Pop culture obsessives writing for the pop culture obsessed.
Pop culture obsessives writing for the pop culture obsessed.

Boris overdoes the grand gestures on Noise

Illustration for article titled Boris overdoes the grand gestures on Noise

The legendary prolificacy of Boris reached a fever pitch around 2011 and 2012, when no fewer than 10 works bearing the band’s name were released. The Japanese trio hasn’t been exactly quiet since then, but enough so that Noise—its 19th full-length—comes with a bit more anticipation. After telescoping its sound and studio lineup to include a staggering array of sounds and guest musicians, Noise finds the trio stripped down to its core. The songs, though, haven’t gotten any less expansive.

Boris has always grafted together numerous styles—sometimes from song to song, and other times within the same song, deliriously. That dial-twisting eclecticism abounds on Noise. Continuing the group’s love of on-the-nose titles, “Melody” opens the album with a soaring, sweeping anthem, one that channels bassist-vocalist Takeshi’s knack for Swervedriver-esque swirl and Smashing Pumpkins-level grandeur. Boris’ vaunted heaviness, as formidable as ever, grinds those hooks underfoot on “Quicksilver,” which less successfully marries hardcore-level speed with shoegaze atmosphere, all while trying to maintain the mood for a full 10 minutes. Boris’ stamina has never been in doubt; guitarist Wata and drummer Atsuo are more than up to the task, playing powerfully and inventively as they navigate an obstacle course of change-ups. It’s a stunning exercise—and a fatiguing one.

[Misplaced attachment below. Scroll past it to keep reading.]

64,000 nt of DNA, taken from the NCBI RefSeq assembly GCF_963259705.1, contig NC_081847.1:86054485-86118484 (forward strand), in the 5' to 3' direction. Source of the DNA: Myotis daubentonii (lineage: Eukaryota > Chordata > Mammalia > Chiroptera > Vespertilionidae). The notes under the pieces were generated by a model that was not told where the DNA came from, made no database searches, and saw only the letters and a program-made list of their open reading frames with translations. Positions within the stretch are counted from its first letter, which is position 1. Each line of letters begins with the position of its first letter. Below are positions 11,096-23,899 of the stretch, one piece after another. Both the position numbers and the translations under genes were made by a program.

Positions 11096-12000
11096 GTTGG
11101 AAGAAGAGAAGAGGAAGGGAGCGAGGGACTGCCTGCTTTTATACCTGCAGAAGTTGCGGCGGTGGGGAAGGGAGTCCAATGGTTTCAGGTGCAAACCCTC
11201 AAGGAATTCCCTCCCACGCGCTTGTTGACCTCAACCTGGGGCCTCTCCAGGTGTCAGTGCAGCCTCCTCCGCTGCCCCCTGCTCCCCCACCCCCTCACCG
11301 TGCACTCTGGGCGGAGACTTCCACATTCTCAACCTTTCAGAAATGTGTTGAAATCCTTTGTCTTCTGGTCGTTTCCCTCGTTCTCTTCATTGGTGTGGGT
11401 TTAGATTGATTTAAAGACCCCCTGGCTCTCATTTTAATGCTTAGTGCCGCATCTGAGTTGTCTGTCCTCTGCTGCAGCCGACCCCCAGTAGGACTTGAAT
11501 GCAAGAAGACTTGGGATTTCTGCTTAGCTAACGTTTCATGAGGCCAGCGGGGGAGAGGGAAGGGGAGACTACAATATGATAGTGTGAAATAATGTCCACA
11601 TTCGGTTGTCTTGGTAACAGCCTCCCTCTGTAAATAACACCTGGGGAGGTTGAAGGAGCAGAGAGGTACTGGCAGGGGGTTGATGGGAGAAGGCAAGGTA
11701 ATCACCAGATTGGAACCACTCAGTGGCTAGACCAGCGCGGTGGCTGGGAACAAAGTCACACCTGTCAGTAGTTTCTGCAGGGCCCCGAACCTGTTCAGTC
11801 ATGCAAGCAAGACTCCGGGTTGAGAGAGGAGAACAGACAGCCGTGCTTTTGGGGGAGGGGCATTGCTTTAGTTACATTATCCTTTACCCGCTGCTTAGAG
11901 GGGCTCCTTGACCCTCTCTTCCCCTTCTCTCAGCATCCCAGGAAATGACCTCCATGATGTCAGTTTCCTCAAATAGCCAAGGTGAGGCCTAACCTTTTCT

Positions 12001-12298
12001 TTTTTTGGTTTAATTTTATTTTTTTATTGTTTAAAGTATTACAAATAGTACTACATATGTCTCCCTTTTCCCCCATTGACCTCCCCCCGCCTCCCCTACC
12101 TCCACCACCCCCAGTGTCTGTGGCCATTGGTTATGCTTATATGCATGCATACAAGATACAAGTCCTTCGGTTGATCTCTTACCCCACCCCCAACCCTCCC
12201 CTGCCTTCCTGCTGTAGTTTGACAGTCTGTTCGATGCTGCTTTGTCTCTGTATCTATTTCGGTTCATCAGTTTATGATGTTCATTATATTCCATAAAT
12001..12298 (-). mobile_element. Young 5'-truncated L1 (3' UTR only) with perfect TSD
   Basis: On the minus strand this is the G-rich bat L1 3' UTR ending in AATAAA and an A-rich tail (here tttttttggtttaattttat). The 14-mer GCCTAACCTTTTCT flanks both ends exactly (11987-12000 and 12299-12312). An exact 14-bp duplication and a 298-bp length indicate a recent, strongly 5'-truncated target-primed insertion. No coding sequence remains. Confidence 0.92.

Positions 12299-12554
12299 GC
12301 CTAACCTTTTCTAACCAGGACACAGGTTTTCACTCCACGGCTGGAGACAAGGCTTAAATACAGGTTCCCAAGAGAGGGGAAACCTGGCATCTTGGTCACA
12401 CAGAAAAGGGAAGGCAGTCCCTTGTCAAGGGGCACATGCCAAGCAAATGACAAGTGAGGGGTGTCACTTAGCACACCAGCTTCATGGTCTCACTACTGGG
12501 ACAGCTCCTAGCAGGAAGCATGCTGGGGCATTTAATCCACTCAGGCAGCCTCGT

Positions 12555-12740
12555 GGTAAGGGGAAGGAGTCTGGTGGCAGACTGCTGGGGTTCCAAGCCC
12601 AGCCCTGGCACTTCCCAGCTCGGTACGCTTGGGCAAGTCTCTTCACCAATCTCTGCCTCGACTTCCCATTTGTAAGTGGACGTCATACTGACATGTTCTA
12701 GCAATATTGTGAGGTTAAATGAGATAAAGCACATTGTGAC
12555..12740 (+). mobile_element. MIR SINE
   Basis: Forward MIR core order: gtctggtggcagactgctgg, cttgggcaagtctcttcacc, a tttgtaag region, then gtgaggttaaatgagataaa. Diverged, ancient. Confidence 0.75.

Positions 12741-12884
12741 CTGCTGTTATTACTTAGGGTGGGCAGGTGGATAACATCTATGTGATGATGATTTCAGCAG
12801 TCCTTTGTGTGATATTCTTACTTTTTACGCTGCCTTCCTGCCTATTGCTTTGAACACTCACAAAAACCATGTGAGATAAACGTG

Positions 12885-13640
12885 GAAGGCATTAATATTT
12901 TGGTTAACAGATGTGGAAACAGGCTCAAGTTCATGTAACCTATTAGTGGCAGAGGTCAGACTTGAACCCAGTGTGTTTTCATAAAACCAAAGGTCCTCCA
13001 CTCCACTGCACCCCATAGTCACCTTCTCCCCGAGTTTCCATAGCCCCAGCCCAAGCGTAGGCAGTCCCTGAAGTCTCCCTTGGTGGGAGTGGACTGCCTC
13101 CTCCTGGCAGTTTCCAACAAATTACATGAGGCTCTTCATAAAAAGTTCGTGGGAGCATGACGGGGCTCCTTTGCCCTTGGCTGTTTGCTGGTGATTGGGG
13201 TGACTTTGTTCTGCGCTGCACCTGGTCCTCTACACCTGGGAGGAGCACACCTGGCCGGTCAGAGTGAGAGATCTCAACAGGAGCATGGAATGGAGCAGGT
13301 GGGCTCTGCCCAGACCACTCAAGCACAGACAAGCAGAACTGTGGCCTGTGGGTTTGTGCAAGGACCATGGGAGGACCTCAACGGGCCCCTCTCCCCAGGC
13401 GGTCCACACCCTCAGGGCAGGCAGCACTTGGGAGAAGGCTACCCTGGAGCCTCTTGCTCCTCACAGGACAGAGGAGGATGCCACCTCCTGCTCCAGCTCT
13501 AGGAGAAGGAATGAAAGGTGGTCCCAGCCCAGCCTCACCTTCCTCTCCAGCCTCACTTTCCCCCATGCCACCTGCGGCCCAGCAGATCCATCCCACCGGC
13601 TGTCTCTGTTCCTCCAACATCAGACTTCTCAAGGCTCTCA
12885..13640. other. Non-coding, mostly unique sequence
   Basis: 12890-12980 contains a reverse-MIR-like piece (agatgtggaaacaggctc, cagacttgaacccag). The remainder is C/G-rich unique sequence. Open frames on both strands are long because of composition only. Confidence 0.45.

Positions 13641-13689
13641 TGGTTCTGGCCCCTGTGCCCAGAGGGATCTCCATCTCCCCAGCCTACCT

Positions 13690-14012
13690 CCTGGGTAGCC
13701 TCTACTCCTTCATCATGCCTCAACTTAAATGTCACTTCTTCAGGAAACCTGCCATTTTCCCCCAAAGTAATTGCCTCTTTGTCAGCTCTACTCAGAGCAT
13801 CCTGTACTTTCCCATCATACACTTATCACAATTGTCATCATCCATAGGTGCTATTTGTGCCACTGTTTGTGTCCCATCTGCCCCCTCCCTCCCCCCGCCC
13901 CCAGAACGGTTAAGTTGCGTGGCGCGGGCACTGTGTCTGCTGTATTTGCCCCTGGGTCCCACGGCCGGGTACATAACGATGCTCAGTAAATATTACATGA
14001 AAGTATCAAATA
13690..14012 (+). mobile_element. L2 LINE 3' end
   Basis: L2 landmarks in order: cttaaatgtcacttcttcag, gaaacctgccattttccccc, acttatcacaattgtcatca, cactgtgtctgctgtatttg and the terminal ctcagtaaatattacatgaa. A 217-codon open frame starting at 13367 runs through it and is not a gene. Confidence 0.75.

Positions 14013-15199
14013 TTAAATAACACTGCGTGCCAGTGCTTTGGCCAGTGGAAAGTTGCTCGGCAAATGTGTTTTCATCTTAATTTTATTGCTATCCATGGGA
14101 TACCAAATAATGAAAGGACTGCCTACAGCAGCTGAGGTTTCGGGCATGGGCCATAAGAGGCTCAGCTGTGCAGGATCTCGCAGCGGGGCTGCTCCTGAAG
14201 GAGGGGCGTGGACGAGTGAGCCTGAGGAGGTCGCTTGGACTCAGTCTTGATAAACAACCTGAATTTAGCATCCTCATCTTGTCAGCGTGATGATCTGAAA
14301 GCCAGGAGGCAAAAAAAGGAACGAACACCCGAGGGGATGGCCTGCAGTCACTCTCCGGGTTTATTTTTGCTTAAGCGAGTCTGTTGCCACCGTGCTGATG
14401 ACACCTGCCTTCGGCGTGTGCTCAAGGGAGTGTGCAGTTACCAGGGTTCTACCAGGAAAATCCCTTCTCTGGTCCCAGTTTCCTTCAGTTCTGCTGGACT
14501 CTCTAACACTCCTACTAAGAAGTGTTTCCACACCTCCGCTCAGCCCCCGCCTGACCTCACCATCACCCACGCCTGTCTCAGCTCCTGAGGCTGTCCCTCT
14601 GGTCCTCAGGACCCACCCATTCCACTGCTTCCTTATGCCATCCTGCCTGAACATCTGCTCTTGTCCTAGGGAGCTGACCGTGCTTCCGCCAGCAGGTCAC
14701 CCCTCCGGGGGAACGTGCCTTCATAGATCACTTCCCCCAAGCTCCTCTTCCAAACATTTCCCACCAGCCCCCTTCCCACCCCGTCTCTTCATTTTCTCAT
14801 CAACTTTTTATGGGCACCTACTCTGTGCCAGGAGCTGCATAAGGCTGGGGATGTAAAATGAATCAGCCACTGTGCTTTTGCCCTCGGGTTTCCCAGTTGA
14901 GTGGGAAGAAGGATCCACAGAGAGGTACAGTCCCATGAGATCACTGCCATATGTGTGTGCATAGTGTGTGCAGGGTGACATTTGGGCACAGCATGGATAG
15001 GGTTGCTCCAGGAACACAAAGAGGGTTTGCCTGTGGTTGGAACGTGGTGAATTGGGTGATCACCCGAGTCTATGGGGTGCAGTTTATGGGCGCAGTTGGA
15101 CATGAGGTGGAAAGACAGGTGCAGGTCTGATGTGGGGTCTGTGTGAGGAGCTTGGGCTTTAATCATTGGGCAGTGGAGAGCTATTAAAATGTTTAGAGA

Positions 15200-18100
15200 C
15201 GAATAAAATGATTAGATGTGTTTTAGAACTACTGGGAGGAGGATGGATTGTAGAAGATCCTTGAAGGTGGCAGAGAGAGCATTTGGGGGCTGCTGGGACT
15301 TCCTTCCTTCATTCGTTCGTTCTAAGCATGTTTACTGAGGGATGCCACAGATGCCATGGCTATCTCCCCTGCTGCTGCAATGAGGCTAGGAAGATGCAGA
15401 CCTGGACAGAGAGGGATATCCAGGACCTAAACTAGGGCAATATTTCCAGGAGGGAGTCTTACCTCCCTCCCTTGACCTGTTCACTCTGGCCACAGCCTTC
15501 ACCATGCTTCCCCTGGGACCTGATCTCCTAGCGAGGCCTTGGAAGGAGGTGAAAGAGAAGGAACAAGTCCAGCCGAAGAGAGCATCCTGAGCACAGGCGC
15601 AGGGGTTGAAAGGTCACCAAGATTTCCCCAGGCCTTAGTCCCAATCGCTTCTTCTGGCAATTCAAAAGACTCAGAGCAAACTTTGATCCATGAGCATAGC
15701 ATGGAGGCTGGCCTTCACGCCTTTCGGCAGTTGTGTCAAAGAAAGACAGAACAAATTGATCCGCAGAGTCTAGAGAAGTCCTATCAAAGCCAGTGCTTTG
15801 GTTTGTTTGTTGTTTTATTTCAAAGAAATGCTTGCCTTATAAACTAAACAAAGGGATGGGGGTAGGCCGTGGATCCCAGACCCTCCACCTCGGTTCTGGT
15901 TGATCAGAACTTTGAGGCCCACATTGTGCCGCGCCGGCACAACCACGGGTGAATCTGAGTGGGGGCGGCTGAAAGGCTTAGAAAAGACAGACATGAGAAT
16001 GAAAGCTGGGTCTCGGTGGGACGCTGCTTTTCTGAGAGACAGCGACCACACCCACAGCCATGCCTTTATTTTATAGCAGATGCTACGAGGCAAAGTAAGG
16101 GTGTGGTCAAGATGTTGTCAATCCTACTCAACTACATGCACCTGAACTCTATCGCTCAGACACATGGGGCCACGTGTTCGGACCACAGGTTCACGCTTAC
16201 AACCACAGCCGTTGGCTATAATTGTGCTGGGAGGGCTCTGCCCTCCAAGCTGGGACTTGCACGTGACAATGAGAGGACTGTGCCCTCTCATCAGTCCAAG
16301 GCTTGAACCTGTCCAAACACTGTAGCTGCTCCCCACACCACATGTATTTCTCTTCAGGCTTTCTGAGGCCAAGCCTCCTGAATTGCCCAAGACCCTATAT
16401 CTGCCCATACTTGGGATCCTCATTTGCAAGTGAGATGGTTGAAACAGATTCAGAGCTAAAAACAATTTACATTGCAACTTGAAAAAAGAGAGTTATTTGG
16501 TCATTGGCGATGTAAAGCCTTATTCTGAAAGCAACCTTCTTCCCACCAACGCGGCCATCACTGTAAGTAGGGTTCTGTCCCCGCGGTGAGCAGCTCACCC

For every burst of brilliance on Noise—the Isis-goes-pop post-metal of “Vanilla,” the underwater melancholy of “Heavy Rain”—there’s a stretch of blandness, such as “Siesta,” the anticlimactic closing track that should have been stuffed in earlier as an interlude, if included at all. They’re all overshadowed, though, by “Angel.” Nearing 19 minutes, it’s a psychedelic opus stuffed with space-rock sprawl and nervily cultivated tension. It’s worth the ride, even if the bland, six-minute intro feels like so much pseudo-epic throat-clearing. Boris is back, and the band is as strong as ever. If only Noise felt less of a need to overcompensate when showing it.